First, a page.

More and more studies have been whipped up for the past many many years about the importance of breastfeeding. The vast majority of the studies have startling discoveries to tell like many benefits and advantages, although in the psyche of millions and millions of moms and pediatricians in four corners of the world, breastfeeding is a must for babies.
Breastfeeding reduce expenses, it is always fresh and it is believed to be a great way of providing beneficial nutrients to the babies.
Now there is a new study that has just sprouted out like a mushroom from elsewhere and has just made an astounding claim which appears to be true and appealing.
The new study says that breastfeeding plays significant roles in influencing the bacteria in the digestive system to bolster the babies’ immune system. And here’s more, the people behind the study also discovered that breastfeeding could help protect babies from scores of common allergies.
The research team whipped up six different studies on gut bacteria in babies, and discovered that the difference in the gut bacteria could have been influenced on several factors such as ethnicity/ethnicity of the mother, exposure to tobacco before and after birth, period of time in the womb and presence of pets at home.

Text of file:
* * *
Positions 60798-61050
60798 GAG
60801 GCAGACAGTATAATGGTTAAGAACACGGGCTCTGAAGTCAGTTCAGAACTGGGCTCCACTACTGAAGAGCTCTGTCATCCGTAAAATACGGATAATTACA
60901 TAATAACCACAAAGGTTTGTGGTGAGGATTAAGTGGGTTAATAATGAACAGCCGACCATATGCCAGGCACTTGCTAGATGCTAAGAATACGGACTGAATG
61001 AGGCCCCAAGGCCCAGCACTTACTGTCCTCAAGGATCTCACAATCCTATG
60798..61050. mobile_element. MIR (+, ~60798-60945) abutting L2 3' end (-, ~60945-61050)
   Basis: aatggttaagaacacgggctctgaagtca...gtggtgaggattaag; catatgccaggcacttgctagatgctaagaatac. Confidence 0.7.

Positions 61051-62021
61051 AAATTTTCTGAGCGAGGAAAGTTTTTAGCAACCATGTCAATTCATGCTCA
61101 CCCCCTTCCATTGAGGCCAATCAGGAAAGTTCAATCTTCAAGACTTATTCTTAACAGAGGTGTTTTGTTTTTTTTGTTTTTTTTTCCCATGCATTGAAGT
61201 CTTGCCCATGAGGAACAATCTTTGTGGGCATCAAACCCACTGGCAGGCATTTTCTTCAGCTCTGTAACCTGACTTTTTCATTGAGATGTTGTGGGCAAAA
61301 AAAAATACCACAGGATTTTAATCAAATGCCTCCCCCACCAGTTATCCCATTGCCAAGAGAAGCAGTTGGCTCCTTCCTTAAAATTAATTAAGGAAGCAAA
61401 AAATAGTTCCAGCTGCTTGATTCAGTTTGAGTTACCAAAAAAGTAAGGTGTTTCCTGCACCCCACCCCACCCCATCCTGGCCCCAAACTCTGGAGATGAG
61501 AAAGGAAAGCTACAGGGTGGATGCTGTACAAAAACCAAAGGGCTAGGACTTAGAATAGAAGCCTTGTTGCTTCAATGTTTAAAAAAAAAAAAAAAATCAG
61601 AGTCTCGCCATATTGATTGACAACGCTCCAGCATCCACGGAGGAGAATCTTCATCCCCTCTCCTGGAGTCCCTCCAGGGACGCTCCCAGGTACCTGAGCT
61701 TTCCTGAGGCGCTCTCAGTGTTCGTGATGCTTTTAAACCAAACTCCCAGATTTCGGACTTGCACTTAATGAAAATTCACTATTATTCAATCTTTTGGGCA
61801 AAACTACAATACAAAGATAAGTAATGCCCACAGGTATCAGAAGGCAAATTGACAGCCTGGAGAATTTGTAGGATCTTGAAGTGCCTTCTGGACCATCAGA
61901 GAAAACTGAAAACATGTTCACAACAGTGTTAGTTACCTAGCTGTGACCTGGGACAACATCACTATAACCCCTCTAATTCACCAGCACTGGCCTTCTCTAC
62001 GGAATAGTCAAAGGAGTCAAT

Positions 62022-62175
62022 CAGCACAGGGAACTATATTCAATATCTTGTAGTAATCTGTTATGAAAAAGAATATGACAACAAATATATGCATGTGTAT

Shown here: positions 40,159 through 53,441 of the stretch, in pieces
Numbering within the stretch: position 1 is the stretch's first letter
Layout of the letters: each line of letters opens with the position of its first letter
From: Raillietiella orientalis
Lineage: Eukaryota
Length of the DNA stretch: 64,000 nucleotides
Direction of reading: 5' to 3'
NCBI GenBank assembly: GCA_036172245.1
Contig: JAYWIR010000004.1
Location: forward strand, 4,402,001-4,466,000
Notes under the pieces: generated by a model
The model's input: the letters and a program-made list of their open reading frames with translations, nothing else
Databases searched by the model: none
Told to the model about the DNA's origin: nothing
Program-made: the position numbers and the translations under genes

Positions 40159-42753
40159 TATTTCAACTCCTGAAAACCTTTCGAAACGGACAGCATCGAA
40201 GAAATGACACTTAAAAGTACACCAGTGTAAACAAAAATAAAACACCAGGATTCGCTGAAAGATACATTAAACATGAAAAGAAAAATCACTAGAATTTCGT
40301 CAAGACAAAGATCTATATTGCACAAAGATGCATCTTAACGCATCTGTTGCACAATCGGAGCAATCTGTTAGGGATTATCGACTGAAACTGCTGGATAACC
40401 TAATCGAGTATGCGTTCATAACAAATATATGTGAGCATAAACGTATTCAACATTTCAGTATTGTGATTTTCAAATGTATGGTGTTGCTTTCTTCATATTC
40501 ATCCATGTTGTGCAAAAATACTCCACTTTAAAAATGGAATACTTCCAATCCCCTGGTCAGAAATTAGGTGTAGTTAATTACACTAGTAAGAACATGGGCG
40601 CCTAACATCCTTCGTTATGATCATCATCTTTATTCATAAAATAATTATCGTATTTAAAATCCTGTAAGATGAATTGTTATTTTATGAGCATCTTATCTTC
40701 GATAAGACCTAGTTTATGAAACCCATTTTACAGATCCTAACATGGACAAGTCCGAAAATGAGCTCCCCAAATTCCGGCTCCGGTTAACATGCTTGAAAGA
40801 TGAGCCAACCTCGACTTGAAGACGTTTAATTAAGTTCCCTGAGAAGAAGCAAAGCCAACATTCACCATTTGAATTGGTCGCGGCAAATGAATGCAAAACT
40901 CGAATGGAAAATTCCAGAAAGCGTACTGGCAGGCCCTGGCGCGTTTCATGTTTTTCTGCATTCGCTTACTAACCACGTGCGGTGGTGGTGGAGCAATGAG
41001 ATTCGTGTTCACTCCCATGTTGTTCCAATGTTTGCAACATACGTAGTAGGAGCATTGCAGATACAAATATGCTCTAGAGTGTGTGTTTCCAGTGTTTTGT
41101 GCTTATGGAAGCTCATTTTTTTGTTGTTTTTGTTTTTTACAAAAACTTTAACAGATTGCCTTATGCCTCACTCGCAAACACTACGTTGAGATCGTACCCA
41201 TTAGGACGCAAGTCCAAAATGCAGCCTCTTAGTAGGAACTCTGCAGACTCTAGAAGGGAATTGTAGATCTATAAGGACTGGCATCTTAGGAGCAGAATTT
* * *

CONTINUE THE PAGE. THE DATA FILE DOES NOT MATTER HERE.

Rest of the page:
The researchers quipped, “For years now, we’ve always thought that a sterile environment was not good for babies. Our research shows why. Exposure to these microorganisms, or bacteria, in the first few months after birth actually help(s) stimulate the immune system.”
The humans’ immune system is built to be exposed to bacteria at a sizable manner, and plays a role in shaping up the vitality of individuals’ immune system. This implies that the babies who are exposed to an assortment of bacteria during their earlier years, their immune system tends to be better compared to the ones who have limited exposure to bacteria.
The researchers also discovered that the gut bacteria that is present in breastfed babies is better than those babies who weren’t breastfed. This means that babies that were breastfed have better immunity compared to those who weren’t breastfed.
The results of this study were shown at the American Academy of Allergy, Asthma & Immunology annual meeting in Houston last February 21, 2015.